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Editor's Note

Fear: Physical Effects in Our Patients?



Lesley G. King, MVB, Diplomate ACVECC & ACVIM (Small Animal Internal Medicine), University of Pennsylvania

Dr. Marty Becker’s interview for The Back Page column of this issue reminds us about the Fear Free initiative, which has been gathering momentum over the last few years. This concept prompts many questions. Of course, we all want to have happy, fearless pets visiting our clinics. Our job would be much easier if our patients always greeted us with wagging tails, or climbed out of their carriers purring and “making biscuits.”

When I initially read Dr. Becker’s interview, I thought: Yes, from a humane perspective, we would like our patients to experience minimal fear or anxiety, and from a business perspective, we will likely retain clients if their pets are calm and happy when they come to our clinics. But, I wondered, does transient fear (even if it is severe) really have adverse physical effects? How could it cause or contribute to somatic illness?

In fact, proponents of the Fear Free initiative make an important point. Physical injury CAN occasionally occur as an unintended consequence of fear in the veterinary clinic. Think about animals that are so fearful they require restraint for routine procedures, such as vaccine administration or even a physical examination. If these animals struggle, even gentle restraint can lead to proptosed eyes in brachycephalic breeds, ruptured cruciates in Cushingoid dogs, or fractures in rabbits.


I have seen healthy puppies develop life-threatening neurogenic pulmonary edema following restraint for minor procedures, such as vaccine administration or ear cleaning. In these susceptible animals—puppies seem to be more susceptible than adult dogs—even a minor or transient episode of inadvertent airway obstruction can trigger a brainstem reflex, resulting in acute pulmonary edema. Edema is typically caudodorsal in distribution, can be mild to fulminating, and, in severe cases, can lead to respiratory distress and, sometimes, death within hours.


Adverse physical consequences of fear can be very serious in animals with pre-existing disease. Fear and anxiety cause sudden release of stress hormones, such as cortisol and catecholamines as part of the “fight or flight” response. We’re familiar with the metabolic effects of these stress hormones when we attempt to measure in-hospital blood glucose curves in stressed diabetic patients. When combined with fear- or excitement-driven cerebral input, these hormones can cause even more trouble in animals with borderline lung function, who can experience worsening dyspnea and desaturation due to increased oxygen demands.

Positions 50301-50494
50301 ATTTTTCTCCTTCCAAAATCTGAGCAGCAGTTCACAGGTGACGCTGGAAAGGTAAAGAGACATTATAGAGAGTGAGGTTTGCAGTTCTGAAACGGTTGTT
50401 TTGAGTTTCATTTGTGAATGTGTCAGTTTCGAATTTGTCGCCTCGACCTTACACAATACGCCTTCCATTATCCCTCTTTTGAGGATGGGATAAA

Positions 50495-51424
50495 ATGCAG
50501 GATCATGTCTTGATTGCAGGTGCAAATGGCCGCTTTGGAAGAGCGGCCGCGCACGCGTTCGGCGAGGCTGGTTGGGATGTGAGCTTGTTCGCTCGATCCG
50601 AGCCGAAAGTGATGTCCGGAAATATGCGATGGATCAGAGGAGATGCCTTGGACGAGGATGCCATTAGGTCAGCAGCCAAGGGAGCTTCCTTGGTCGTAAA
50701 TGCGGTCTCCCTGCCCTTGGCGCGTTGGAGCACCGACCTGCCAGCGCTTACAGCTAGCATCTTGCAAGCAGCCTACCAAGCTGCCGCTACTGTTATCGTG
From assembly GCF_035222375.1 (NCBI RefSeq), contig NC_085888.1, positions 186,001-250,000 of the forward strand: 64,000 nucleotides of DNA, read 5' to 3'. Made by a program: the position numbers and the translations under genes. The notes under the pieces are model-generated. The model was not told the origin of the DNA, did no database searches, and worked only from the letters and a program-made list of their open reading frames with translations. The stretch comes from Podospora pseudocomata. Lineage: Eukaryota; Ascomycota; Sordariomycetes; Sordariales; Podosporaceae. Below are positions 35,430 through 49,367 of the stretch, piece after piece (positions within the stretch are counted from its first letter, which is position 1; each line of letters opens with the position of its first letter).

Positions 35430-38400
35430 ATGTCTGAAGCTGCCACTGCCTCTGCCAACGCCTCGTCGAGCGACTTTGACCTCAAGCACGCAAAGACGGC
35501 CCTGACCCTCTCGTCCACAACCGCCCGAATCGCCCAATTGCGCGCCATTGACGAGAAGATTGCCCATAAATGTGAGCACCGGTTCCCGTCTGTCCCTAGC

Consider previously stable dogs with partial upper airway obstruction due to brachycephalic syndrome or laryngeal paralysis, placed in a high stress situation, such as a visit to the veterinary hospital. With increased respiratory drive, deep inspiratory efforts against a partial airway obstruction cause further collapse of the upper airway, creating a vicious cycle of worsening obstruction that can result in cyanosis, hyperthermia, and disseminated intravascular coagulation. These animals can decompensate and develop severe respiratory distress within 20 to 30 minutes after arrival at the hospital.


Acute stress hormone release can also lead to adverse effects on the cardiovascular system, which can be a real problem in animals with pre-existing or undiagnosed disease. For example, acute release of catecholamines and cortisol in an already hypertensive cat can lead to sudden severe worsening of hypertension, which could result in acute retinal hemorrhage or detachment, or even an intracranial hemorrhage.

Acute fear or stress can worsen heart failure or trigger arrhythmias, which both, at their worst, could cause sudden death. We’re all familiar with the challenges of diagnosing cardiac disease in cats: those that have murmurs on auscultation don’t always have significant heart disease, and those that don’t have a murmur or a gallop can sometimes have severe cardiac abnormalities. There is much to worry about when faced with the need to restrain a fearful, fragile, fractious cat.


So, I’m a convert! We should embrace the concept of Fear Free because a lifetime of happy veterinary visits may help protect our patients from vet-visit-induced health crises in the future. Application of the simple concepts of the Fear Free initiative allows us to lay the groundwork with those pets as they grow up with us.

—Lesley King, Editor in Chief